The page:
More and more people have begun filing claims on the grounds of violations of the “Spam Law.” Israeli courts, for their part, are conveying an encouraging message to consumers in their latest rulings: they are awarding significant compensation and are certifying class actions against advertising companies and also against officers.
The purpose of the “Spam Law” (as defined in section 30.A. of the Israeli Communications Law) is to create a proper balance between protecting users’ privacy and allowing the legitimate commercial use of users’ addresses for direct marketing purposes.
Within this context, Israeli courts have ruled that in order for a message to constitute “an advertisement” its main objective must be analyzed. An “advertisement” is defined as “a commercially distributed message, the purpose of which is to encourage the purchase of a product or service, or to otherwise encourage the spending of money, or a message distributed to the general public, the purpose of which is to ask for donations or disseminate publicity.”
In essence, the courts are examining the question of whether the objective of the message is to advertise a product or service and encourage consumers to purchase or provide service-related information. The potential infringement of privacy is clear when the objective of the message is to encourage the purchase of a product or service. But how should the court rule on the dissemination of a message if its main objective is to provide informational content?
In the United States, the law creates a clear distinction between commercial-marketing advertisements and the publication of company-customer relationship content, technical support content, and post-purchase transactional content. The US law “Controlling the Assault of Non-Solicited Pornography and Marketing (CAN-SPAM) Act,” which came into effect in 2003 and has been amended several times since then, allows the sending of email and other messages as long as the essence of the content is service-oriented. For example, the US law allows a message to be sent that includes information about the shipment of an ordered product, or that provides an update about the expiration of an insurance policy, even if an “accompanying message” is attached that proposes the purchase of a related product or renewal of the policy.
Israeli law also does not prohibit the publicizing of services if the purpose is the provision of service to the addressee, even if such publicizing also includes an indirect economic interest. For example, the motion to certify a class action against AIG Israel Insurance Company Ltd. revolved around the fact that the SMS advising of a policy expiration included an accompanying proposal to purchase a policy. The court emphatically ruled that since the main objective of the notice sent was service-oriented, this did not constitute an “advertisement” (Cohen Halala et al vs. AIG Israel Insurance Company Ltd., 29.6.2014). In the end, the motion to certify a class action was dismissed consensually, at the court’s recommendation, on the grounds that at issue was a “combined message” that does not meet the definition of an advertisement.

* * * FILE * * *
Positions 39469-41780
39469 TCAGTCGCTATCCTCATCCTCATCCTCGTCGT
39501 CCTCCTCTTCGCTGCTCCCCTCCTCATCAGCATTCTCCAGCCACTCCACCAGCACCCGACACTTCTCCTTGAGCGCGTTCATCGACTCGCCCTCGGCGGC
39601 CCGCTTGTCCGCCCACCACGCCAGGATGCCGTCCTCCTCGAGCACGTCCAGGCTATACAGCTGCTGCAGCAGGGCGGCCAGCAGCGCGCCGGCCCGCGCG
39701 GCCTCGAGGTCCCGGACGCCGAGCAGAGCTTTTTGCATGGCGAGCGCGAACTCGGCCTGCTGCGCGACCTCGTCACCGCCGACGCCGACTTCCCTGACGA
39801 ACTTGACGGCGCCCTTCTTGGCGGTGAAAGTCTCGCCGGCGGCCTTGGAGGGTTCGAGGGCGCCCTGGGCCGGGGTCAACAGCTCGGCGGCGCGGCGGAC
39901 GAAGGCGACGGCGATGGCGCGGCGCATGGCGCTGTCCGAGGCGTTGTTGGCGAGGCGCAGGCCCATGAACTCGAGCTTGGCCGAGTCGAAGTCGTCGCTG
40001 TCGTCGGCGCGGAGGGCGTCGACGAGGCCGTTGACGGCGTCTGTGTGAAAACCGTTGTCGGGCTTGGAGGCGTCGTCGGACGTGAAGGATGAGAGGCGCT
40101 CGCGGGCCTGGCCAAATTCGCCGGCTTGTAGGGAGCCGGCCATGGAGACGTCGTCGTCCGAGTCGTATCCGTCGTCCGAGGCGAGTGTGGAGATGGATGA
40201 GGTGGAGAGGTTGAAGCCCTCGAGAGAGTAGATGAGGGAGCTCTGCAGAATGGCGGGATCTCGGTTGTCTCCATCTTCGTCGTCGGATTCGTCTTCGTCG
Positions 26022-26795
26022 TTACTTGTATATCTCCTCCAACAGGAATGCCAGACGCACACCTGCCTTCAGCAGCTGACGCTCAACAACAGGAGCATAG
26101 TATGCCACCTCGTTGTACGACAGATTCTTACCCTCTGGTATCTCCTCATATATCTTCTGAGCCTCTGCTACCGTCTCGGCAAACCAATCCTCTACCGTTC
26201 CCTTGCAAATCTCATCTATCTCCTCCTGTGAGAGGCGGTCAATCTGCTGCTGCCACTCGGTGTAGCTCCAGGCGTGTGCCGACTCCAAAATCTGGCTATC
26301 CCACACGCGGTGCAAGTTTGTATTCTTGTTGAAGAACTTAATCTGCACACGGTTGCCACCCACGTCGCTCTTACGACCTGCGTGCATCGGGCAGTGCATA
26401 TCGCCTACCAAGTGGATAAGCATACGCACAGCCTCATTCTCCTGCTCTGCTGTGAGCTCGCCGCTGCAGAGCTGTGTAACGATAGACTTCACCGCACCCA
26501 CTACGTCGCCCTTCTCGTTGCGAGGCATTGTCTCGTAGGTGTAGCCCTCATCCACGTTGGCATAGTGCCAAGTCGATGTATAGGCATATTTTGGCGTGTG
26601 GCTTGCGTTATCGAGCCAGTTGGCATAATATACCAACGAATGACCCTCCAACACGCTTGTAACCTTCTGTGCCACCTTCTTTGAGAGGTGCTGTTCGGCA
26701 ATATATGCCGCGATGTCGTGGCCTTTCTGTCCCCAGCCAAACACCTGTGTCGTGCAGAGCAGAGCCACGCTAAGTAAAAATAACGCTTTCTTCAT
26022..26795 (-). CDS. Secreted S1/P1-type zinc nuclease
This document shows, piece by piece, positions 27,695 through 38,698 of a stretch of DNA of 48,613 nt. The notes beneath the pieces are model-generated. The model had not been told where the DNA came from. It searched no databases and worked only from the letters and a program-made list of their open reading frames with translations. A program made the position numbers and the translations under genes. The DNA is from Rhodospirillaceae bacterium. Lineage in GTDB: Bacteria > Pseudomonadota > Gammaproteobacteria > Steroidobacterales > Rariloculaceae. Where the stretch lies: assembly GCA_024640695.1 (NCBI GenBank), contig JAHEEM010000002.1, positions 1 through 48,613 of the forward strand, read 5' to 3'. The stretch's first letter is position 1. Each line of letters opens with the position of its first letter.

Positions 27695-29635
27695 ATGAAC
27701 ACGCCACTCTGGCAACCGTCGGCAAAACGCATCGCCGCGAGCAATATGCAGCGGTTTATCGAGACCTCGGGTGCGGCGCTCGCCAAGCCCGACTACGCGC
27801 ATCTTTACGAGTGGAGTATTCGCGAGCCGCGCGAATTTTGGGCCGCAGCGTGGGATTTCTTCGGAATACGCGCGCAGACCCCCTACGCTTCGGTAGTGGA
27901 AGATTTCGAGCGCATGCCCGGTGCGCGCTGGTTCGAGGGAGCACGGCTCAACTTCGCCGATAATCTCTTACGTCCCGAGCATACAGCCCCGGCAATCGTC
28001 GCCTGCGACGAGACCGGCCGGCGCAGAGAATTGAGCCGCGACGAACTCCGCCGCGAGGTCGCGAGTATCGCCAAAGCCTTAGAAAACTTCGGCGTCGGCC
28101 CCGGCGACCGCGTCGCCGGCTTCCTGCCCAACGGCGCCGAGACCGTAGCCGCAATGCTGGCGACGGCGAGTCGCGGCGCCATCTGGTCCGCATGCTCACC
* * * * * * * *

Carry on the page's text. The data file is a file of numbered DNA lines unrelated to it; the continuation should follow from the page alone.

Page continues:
Nevertheless, this case was on the borderline, i.e. the “grey zone,” between an advertisement and service-related information.
Other similar instances of the courts deliberating messages that included both informational content and an advertisement produced the opposite ruling. In these cases, the courts applied the rule whereby if the purpose of a message is to indirectly encourage the spending of money and the purchase of products and services, then it meets the criteria for inclusion under the provisions of the “Spam Law.”
For example, Psagot Investment House sent messages to its customers that included a link to free courses, which, according to Psagot, served the purpose of educating customers about proper financial management. In this case, the court ruled that one of the objectives of the message was to expose the addressees to products and services Psagot offers, in order to attract new customers or encourage existing customers to purchase additional services. Therefore at issue was an advertisement (Ziv Glasberg vs. Psagot Investment House Ltd., 9.5.2017). In this instance, the court certified the filing of a class action and this proceeding is still underway.
Furthermore, in other recent proceedings, the courts have ruled that even a message that includes, for example, an invitation to a lecture or conference or, in particular instances, a message that contains holiday greetings is liable to be deemed an advertisement.
The question being examined in each case on its merits is whether the objective of the message is to induce the public included in the mailing list to purchase products or services (even if at issue is a future purchase).
It appears the courts’ interpretive approach has become more stringent over time, and they are including more and more types of messages under the definition of “advertisement.” Consequently, even if the message sent to customers is not explicitly an advertisement, there is reasonable concern that the court may define it as such. This would thus trigger the imposition of related obligations, mainly the obligation to obtain consent in advance of the sending of messages (which may be particularly laborious).